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'With Padre Olivares, One Always Felt Stronger'


Before the noon services began, a friend approached Manuela Estrada. Had she heard the news? Padre Luis Olivares was dead.

"All during the Mass, I prayed to God that he would open the gates of his kingdom for el padre ," a distraught Estrada said Friday at the parish complex of historic Our Lady Queen of Angels Roman Catholic Church in downtown Los Angeles. "It makes us all sad. He helped so many people."

Word of the renowned priest's death from AIDS complications spread quickly through the church known as La Placita, where the charismatic Olivares served as an activist and often-controversial pastor for nine years during the 1980s. Tempering the grief at the church and elsewhere was a prevalent sentiment that Olivares' spirit and his work will carry on after his passing.

"His legacy is people--the people he has mentored and helped," said Father Richard Estrada, a longtime colleague and fellow member of the Claretian missionary order, who rattled off the names of priests, nuns and others nationwide whose social consciences were nurtured by Olivares. "If there were more leadership like Louie around, this would be a much better world."

Estrada is part of a coterie of longtime associates who saw Olivares transformed from a church bureaucrat to a social crusader who used his position to administer to poor immigrants.

Politicized by the concerns of farm laborers in the 1970s, Olivares put his evolving activist beliefs into action at Our Lady of Solitude Church in East Los Angeles and later at La Placita.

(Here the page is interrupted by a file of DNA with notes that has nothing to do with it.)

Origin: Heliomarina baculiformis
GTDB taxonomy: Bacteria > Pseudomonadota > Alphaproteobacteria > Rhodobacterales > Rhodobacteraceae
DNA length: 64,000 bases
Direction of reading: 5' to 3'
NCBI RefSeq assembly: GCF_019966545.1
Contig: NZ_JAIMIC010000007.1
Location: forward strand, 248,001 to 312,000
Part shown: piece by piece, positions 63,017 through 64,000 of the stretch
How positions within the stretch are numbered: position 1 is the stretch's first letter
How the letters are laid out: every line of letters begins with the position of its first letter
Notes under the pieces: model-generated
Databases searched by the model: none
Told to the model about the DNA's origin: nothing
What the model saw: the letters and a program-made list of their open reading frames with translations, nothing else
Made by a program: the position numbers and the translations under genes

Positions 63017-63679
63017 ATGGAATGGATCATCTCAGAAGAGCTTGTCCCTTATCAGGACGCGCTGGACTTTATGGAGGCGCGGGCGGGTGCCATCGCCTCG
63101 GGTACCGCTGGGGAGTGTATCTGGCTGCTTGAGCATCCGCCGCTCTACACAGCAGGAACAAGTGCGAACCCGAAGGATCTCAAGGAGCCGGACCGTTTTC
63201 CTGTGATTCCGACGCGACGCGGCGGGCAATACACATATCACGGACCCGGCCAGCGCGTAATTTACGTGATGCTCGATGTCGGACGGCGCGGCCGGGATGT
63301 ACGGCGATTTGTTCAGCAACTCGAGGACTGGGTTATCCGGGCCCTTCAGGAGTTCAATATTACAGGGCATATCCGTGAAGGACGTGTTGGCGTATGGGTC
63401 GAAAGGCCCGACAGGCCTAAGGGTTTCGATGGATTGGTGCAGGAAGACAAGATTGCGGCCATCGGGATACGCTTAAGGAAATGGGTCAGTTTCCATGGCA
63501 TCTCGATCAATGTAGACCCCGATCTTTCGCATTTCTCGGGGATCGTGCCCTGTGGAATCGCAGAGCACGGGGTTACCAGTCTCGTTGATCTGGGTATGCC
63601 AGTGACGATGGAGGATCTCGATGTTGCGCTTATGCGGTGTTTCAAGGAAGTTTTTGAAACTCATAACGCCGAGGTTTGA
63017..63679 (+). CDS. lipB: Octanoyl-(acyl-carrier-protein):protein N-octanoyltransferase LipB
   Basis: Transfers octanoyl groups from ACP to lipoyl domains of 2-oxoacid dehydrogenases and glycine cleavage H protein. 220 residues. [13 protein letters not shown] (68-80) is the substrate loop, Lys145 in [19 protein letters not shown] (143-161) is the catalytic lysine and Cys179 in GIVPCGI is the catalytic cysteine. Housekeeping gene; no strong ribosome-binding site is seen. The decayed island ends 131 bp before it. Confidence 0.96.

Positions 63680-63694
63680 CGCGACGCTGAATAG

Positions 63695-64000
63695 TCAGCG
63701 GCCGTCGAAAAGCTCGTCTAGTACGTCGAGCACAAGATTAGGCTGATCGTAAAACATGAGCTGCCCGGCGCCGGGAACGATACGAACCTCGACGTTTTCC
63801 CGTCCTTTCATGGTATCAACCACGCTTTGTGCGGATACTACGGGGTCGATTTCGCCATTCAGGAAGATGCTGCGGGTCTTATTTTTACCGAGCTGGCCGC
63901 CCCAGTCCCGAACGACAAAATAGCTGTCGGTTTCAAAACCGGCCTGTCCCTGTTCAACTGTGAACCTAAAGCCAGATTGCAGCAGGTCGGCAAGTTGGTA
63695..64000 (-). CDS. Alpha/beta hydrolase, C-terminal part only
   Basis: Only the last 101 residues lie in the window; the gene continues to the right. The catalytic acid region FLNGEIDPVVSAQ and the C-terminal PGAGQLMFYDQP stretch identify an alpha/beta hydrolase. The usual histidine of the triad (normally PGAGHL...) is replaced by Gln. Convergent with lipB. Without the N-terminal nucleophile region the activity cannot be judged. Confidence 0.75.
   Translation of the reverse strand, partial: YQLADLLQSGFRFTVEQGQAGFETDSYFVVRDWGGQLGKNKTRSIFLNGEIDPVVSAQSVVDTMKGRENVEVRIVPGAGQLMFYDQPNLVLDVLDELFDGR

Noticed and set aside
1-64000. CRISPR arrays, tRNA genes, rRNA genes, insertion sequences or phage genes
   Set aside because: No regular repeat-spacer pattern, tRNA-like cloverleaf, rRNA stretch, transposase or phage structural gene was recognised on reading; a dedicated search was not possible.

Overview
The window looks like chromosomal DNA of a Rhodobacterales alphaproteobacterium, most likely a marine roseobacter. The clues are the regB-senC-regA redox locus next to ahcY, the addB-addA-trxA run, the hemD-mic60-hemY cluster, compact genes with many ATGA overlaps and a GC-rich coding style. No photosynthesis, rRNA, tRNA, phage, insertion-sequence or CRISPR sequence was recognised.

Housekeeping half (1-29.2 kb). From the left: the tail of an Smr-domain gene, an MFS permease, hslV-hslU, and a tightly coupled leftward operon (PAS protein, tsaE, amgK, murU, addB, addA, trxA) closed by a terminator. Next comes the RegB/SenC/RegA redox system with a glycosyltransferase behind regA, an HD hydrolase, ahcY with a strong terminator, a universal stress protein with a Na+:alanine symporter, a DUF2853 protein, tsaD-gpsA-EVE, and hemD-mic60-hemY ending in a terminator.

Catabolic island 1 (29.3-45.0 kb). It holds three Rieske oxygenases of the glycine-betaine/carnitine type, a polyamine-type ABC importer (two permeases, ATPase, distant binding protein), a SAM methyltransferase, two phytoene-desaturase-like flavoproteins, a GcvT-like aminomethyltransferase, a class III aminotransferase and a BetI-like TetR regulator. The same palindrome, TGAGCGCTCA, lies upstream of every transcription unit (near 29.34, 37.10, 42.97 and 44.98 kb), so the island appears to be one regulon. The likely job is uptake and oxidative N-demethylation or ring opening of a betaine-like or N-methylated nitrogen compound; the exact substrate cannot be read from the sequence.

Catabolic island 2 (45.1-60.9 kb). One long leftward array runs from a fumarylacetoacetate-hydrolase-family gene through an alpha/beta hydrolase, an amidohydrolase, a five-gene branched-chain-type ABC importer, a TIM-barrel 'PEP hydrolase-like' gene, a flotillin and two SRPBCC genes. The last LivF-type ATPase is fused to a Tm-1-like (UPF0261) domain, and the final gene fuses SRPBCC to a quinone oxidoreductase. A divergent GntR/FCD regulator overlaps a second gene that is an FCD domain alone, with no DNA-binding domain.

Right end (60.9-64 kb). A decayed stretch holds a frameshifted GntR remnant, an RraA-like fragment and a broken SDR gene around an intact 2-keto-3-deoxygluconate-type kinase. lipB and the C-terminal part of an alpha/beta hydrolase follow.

"I clearly remember this man with silk suits and cuff links, driving a big black LTD," said Estrada, who was a seminarian when he met Olivares in 1974. "Before long, he was out on the corner of Soto and 8th (streets), wearing his boots and carrying a picket sign."

The loss of the priest resonates with particular force in Los Angeles' expatriate Central-American community, which swelled during the 1980s as warfare and economic tumult drove many people north.

"With Padre Olivares, one always felt stronger," said Haydee Sanchez, a longtime Salvadoran activist who helps run a shelter for homeless immigrant youths in Los Angeles.

Times have changed at La Placita since Olivares' departure in 1990. Church authorities, citing fire and health hazards, no longer allow the scores of homeless immigrants to sleep on the grounds and linger in the Colonial-style plaza, although daily meals are still distributed.

"It's not the same anymore," said Omar Jimenez, a 22-year-old Mexican immigrant who says he sleeps in a park across the street along with other migrant men. "The father was a good man. He is missed here."

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